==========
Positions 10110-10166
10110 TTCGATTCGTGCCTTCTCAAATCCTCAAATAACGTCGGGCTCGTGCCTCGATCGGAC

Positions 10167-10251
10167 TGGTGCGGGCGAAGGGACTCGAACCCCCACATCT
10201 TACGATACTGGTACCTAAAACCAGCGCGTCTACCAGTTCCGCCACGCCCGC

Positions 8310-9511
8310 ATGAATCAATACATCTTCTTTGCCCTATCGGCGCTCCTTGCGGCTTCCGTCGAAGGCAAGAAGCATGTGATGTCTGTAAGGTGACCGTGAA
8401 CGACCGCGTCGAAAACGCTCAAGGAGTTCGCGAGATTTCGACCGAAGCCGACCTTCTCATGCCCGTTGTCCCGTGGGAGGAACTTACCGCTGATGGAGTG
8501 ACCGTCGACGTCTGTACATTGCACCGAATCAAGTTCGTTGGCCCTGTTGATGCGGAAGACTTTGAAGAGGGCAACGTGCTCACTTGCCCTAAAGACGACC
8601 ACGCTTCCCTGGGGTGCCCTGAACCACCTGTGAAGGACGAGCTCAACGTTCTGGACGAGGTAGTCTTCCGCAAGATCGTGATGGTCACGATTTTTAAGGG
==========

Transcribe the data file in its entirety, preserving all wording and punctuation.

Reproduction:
Positions 10110-10166
10110 TTCGATTCGTGCCTTCTCAAATCCTCAAATAACGTCGGGCTCGTGCCTCGATCGGAC

Positions 10167-10251
10167 TGGTGCGGGCGAAGGGACTCGAACCCCCACATCT
10201 TACGATACTGGTACCTAAAACCAGCGCGTCTACCAGTTCCGCCACGCCCGC

Positions 8310-9511
8310 ATGAATCAATACATCTTCTTTGCCCTATCGGCGCTCCTTGCGGCTTCCGTCGAAGGCAAGAAGCATGTGATGTCTGTAAGGTGACCGTGAA
8401 CGACCGCGTCGAAAACGCTCAAGGAGTTCGCGAGATTTCGACCGAAGCCGACCTTCTCATGCCCGTTGTCCCGTGGGAGGAACTTACCGCTGATGGAGTG
8501 ACCGTCGACGTCTGTACATTGCACCGAATCAAGTTCGTTGGCCCTGTTGATGCGGAAGACTTTGAAGAGGGCAACGTGCTCACTTGCCCTAAAGACGACC
8601 ACGCTTCCCTGGGGTGCCCTGAACCACCTGTGAAGGACGAGCTCAACGTTCTGGACGAGGTAGTCTTCCGCAAGATCGTGATGGTCACGATTTTTAAGGG